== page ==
Dave Dombrowski is busy enough reshaping the roster of Detroit Tigers, making several moves this off-season. As one of baseball’s most highly regarded executives, Double-D takes his job as caretaker of the Tigers’ roster very seriously, of course.
But as if he wasn’t busy enough, Dombrowski also has a part-time job. At the behest of the Commissioner’s Office, Dombrowski is chair of a special committee examining the role of African Americans in professional baseball. The committee was organized last April, just in time for baseball’s annual celebration of Jackie Robinson Day (April 15th). But as Tim Keown of ESPN.com reported, on that date, “everybody on the field dresses up in No. 42 jerseys while baseball’s cognoscenti stroke their collective chin and ponder why so few people on the field look like Jackie Robinson.”
According to research by Mark Armour and Dan Levitt, the percentage of African Americans on MLB rosters has rapidly diminished from 18.4% in 1984, to less than 8% thirty years later as we enter the 2014 season.
Baseball was integrated in 1947 when Robinson suited up for the Brooklyn Dodgers, and soon many other African Americans followed. At first, only the most talented African American players were signed, but by 1972, 16.1% of all the players in the big leagues were African American (identifying as black and born in the United States). That figure stayed steady between 16 and 19% for more than 25 years, as Armour and Levitt’s research shows. Then, starting in the mid-1990s, the number began to drop until baseball finds itself in the odd situation of today, when less than 60 African American players are on active rosters across Major League Baseball. The Tigers have four on their 40-man roster: Austin Jackson, Torii Hunter, Rajai Davis, and Daniel Fields.
What gives? That’s what Dombrowski and the special committee are looking to find out. But there are several theories.
Starting in the late 1980s, two trends have helped change the way rosters have been structured in the big leagues. First, relief pitchers are being used far more frequently, as the age of specialization has replaced the complete game. The Detroit Tigers will carry seven relief pitchers once again in 2014, giving them 12 pitchers on their staff. Why does that impact the number of African Americans in the majors? No one’s sure why this is, but fewer African Americans are pitchers. In fact, it’s always been that way. Historically, about 6% of all pitchers have been African American, and that number has dropped in the last 20 seasons. In fact, it might seem shocking, but in the entire history of the Tigers, only five African American pitchers have had a regular role with the team: Earl Wilson (1966-70), Les Cain (1968, 1970-72), Brian Williams (1996), Edwin Jackson (2009), and Dontrelle Willis (2008-10).* There are other factors as to why Detroit has had a poor showing of African American pitchers (institutional racism caused the team to be the second-to-last MLB club to integrate, more than a decade after Jackie Robinson played for the Dodgers).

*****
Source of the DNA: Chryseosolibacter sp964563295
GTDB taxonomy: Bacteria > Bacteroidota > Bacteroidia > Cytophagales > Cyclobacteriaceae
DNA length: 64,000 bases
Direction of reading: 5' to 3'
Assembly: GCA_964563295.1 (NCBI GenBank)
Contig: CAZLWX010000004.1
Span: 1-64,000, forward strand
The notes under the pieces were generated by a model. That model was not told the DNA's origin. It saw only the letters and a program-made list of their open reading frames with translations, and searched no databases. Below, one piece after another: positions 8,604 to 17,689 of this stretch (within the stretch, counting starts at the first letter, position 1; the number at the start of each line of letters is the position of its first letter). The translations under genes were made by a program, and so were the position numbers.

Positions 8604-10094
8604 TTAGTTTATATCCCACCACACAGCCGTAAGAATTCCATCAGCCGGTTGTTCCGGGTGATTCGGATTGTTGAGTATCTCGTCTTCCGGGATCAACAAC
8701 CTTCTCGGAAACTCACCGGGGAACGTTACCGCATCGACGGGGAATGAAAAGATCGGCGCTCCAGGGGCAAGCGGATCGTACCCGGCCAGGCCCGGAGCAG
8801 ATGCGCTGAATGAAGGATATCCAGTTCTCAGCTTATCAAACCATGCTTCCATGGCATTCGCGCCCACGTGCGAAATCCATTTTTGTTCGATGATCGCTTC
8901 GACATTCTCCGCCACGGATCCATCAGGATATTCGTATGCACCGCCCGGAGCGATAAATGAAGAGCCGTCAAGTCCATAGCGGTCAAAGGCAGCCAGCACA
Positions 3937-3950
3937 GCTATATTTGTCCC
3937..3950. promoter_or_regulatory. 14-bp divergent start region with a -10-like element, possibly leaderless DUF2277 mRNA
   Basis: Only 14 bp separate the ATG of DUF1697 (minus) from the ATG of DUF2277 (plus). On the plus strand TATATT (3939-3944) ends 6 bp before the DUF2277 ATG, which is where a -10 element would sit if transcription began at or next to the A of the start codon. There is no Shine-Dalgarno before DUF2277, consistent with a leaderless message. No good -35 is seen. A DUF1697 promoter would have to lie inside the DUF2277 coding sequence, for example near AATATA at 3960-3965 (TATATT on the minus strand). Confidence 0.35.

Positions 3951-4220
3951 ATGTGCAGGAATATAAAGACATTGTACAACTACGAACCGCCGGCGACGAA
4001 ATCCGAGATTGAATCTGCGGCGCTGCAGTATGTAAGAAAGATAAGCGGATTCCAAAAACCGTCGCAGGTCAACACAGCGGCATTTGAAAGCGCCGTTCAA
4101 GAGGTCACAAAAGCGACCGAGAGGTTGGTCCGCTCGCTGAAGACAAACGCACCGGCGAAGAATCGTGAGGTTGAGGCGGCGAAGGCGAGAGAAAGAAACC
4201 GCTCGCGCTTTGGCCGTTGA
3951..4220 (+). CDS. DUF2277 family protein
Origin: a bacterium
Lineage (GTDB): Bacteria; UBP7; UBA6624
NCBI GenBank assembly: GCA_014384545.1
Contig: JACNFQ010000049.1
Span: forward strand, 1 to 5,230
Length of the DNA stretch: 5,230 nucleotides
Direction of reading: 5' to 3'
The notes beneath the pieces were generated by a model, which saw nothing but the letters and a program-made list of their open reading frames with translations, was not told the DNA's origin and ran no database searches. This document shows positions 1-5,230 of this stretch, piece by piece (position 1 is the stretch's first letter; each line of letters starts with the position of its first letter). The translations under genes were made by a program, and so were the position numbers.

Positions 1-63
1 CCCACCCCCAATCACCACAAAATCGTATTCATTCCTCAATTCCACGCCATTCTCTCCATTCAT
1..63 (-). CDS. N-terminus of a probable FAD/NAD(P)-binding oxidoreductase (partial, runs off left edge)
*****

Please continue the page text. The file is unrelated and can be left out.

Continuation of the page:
The second significant factor in the decrease of African Americans in pro baseball is the explosion of talent being signed from outside the U.S. In 2013, 29% of the players on 25-man rosters were born in foreign countries. The bulk of these players are Latin American, and as Armour/Levitt’s research shows, Latin Americans are 10x as likely to be pitchers as are African Americans. Most African American players are outfielders, for whatever reason, and many big league teams are now carrying only four outfielders on their team. With shorter benches, MLB clubs are giving jobs to utility players like Don Kelly, players who can fill-in at several positions.
There are certainly other issues at play that have contributed to the decline in African American players in Major League Baseball. Cultural (African Americans are far more likely to come from single-parent homes or homes with fewer or no adult role models to foster participation in league sports) and economic issues (there are fewer free youth baseball leagues and many of the best leagues are pay-for-play), and some even suggest that baseball’s slow pace of play is unattractive to American youth, not to mention African American youth. Since 1984, the percentage of white Americans playing professional baseball has fallen from 70% to about 60%. Maybe the game has just become more appealing to the international crowd?
These questions are all on the plate for Dombrowski and the rest of MLB’s committee, which has yet to issue a report or make formal suggestions. One thing is for sure: if Jackie Robinson were alive today, he’d be proud of the progress that African American athletes have made, but he’d also be concerned about the decreasing number of black Americans on big league rosters.
*Readers have pointed also to John Wyatt (1968) and Charles Hudson (1989), but those two played a very small role on the team. Wilson, Cain, Jackson, and Willis were all in the Detroit rotation for full seasons or parts of seasons.